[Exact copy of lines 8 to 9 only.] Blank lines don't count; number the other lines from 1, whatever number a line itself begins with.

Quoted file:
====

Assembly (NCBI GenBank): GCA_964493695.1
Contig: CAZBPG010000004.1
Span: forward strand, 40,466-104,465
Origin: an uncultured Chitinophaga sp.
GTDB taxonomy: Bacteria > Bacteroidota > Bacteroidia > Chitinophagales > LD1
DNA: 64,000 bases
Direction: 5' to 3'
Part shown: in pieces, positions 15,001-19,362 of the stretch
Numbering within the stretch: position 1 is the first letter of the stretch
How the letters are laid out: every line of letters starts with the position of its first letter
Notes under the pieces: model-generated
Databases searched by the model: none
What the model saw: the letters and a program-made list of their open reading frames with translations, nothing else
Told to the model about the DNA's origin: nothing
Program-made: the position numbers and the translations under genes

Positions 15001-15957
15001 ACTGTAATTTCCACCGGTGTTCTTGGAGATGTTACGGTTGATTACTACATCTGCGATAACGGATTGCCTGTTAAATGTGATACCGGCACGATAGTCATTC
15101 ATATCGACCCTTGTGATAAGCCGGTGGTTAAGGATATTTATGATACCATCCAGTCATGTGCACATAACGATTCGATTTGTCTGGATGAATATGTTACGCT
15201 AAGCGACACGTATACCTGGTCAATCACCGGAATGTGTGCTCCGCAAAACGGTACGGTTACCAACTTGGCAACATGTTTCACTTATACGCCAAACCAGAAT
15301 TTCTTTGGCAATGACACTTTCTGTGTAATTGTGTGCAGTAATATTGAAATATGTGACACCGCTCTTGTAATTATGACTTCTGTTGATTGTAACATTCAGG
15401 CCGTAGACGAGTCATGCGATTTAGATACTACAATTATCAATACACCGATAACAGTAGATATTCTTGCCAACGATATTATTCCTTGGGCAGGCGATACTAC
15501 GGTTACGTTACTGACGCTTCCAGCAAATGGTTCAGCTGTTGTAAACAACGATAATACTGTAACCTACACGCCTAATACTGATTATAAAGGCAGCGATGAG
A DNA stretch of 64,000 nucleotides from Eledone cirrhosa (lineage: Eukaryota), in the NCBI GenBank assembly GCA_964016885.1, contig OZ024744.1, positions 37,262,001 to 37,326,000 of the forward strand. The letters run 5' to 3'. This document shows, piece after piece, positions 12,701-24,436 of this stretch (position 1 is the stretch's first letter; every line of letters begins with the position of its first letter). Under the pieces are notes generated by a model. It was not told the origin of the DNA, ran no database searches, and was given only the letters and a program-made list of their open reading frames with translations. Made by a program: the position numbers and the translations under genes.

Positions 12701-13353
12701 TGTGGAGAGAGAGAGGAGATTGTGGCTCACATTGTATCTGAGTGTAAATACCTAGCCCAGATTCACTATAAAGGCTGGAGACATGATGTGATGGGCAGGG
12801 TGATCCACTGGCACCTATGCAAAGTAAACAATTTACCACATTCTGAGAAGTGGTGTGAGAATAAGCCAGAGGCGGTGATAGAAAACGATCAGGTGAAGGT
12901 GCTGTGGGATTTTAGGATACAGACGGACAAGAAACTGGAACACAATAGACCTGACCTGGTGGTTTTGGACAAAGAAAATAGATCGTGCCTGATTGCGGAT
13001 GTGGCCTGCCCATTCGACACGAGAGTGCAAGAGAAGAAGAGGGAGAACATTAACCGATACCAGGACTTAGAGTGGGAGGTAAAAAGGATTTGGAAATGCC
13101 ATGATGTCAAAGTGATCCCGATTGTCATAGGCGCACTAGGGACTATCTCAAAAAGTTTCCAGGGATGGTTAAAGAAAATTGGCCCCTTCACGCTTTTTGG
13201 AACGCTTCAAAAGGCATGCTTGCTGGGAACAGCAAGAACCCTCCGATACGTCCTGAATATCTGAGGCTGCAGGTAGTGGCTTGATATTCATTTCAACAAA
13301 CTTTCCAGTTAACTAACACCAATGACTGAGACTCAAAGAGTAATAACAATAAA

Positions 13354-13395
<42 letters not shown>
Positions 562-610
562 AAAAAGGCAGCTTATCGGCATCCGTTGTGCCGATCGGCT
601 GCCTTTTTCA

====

Part shown: in pieces, positions 15,001-19,362 of the stretch
Numbering within the stretch: position 1 is the first letter of the stretch